Prettyman pointed out that the biggest problem so far this summer is underage drinking. He said the teens became particularly brazen because they knew police could do little more than issue a warning to them under New Jersey law.

“These children understand that they will only receive a warning and they have grown bolder,” he said.

The warnings are known in police parlance as “curbside adjustments” or “curbside warnings”. A December 2020 directive from former New Jersey Attorney General Gurbir Grewal requires officers to issue curbside warnings to minors who engage in minor acts of crime instead of detaining or arresting them.

For example, if a minor is in possession of marijuana or alcohol, the police can do no more than issue a warning. Minors are not required to give their name to the police. The police are also limited in notifying the parents of minors.

The curbside warnings are part of broader reforms to New Jersey’s justice system “to demonstrate to minors that police are there to guide, direct, and assist them, not just to take them into custody,” according to the guideline.

During a wave of uproar by groups of teens and young adults in Jersey Shore communities last summer, some local, county and state officials complained that the directive had effectively prevented the police to do their job.

Police are now limited to an ‘entourage, observation and child custody mode’ when approaching rambunctious minors, Prettyman said at a law enforcement summit held in Sea Isle City last February to discuss how to prevent another spike in bad behavior this summer.

“It’s all about kids being able to drink before they’re 21 and all we can do is give them a warning,” Prettyman said.

Additionally, the 2020 directive limits the ability of the police to investigate minors. This puts police at risk of being charged with a third degree felony for depriving minors of their civil rights if they are searched without sufficient cause.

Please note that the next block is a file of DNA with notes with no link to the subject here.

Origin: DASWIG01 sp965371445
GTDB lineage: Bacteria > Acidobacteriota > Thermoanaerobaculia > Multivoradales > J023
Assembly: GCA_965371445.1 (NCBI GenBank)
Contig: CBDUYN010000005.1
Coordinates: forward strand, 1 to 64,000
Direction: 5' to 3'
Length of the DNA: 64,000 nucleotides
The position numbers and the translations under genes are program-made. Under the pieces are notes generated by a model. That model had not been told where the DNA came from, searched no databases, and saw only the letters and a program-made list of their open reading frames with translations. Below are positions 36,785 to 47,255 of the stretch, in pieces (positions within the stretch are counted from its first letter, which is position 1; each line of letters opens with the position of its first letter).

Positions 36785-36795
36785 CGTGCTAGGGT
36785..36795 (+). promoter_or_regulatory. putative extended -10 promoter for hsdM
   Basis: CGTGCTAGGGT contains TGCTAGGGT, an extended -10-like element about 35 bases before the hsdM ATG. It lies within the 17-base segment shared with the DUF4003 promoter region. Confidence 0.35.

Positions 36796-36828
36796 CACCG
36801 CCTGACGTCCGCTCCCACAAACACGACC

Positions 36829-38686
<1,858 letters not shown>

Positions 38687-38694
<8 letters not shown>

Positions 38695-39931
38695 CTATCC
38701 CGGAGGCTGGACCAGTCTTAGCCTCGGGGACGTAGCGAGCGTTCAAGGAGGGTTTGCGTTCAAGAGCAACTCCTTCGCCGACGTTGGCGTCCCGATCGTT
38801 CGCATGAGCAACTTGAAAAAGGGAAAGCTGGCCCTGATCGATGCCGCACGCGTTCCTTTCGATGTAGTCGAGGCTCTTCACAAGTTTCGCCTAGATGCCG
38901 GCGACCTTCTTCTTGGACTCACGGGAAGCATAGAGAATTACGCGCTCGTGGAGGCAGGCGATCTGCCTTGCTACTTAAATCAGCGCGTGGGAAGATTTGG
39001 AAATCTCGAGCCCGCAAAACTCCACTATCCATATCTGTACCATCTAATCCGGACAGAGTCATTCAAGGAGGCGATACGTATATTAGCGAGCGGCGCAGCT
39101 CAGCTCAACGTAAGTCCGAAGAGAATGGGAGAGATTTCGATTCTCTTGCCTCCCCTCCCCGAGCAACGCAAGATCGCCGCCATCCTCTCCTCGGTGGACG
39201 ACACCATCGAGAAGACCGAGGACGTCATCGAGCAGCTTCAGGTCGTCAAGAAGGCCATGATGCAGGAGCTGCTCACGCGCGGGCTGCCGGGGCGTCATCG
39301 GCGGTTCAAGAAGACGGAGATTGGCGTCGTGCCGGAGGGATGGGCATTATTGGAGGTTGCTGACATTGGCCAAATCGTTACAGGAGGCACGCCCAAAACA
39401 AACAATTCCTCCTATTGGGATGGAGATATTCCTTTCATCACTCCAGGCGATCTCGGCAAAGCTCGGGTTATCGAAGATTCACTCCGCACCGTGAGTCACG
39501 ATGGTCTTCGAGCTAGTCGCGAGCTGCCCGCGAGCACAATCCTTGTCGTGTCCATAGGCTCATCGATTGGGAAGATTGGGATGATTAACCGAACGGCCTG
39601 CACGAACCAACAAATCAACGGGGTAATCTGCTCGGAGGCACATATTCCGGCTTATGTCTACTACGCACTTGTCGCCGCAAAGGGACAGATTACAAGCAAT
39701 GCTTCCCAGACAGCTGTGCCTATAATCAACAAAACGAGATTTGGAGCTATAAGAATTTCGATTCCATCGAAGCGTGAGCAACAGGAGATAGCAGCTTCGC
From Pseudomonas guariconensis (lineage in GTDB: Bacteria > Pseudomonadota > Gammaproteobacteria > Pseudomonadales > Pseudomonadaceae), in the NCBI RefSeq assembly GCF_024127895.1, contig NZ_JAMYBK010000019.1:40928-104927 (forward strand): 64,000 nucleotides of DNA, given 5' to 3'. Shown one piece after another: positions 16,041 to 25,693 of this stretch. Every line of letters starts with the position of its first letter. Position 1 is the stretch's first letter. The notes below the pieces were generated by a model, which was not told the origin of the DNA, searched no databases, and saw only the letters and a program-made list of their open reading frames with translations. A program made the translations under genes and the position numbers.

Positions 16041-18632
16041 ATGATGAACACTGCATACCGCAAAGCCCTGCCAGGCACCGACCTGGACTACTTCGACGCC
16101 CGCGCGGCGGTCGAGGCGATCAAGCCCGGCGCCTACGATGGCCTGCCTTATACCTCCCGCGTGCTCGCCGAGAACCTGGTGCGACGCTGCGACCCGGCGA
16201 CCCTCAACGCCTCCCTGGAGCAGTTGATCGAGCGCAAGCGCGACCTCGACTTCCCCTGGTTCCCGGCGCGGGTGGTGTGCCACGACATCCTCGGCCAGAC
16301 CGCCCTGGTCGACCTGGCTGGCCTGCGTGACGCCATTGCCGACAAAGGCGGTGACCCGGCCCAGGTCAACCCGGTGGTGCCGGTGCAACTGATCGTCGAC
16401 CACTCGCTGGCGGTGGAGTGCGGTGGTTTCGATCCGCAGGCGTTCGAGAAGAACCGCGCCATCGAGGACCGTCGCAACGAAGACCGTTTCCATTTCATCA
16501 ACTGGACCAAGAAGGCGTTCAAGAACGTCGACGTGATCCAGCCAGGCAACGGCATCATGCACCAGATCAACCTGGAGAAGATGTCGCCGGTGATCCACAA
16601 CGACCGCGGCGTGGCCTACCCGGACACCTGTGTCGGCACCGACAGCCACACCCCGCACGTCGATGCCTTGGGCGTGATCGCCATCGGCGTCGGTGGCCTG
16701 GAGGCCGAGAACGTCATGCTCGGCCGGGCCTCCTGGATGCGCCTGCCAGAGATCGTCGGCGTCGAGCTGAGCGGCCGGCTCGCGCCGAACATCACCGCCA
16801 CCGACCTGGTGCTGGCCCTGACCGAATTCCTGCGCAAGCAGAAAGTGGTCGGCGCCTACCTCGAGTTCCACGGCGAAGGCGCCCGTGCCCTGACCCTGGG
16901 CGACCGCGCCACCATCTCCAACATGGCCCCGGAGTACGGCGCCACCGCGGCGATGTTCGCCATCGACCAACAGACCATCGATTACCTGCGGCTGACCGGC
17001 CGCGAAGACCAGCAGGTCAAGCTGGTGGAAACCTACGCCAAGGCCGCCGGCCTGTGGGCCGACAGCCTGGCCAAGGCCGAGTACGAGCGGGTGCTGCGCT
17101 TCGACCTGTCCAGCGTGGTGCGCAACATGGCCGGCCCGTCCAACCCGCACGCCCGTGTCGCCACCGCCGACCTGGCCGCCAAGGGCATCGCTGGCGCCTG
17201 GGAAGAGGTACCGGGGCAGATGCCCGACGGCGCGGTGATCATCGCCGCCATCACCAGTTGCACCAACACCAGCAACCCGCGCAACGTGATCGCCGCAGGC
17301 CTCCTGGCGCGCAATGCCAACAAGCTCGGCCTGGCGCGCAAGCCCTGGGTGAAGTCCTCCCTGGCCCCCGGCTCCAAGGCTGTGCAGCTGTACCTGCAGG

Police Chief Jay Prettyman wants the state to give police more authority to crack down on underage drinking.

Prettyman was part of a conference call last week that included police chiefs from Monmouth and Ocean counties, New Jersey acting attorney general Matthew Platkin, the state police chief and a representative from the governor’s office. Phil Murphy. During the call, Prettyman said he urged state officials to include an exemption in the law to give police more power to crack down on underage drinking.

Depending on the age of the offenders, Prettyman said he would like to be able to fine underage drinkers or take them back to the police station and notify their parents. This was how police treated minors when caught drinking and it was effective, he noted.

With police now limited to issuing warnings for alcohol or marijuana offences, teens simply have “no fear,” Prettyman said.

Councilman Tom Rotondi said coastal communities should come together to pressure state lawmakers to approve reforms that would help police deal with teenage rowdy.

“We have to do something,” said Rotondi, vice-president of the Council.

Ultimately, Prettyman thinks parents need to take a bigger role in watching their teenage children go out at night.

“Parents need to stop sending their kids on the Ocean City boardwalk unsupervised,” he said.

Levchuk also called on parents to take more responsibility for watching over their teenage children.

“It’s much more than a police problem. Right now it’s a parent issue,” Levchuk said.

About James K. Bonnette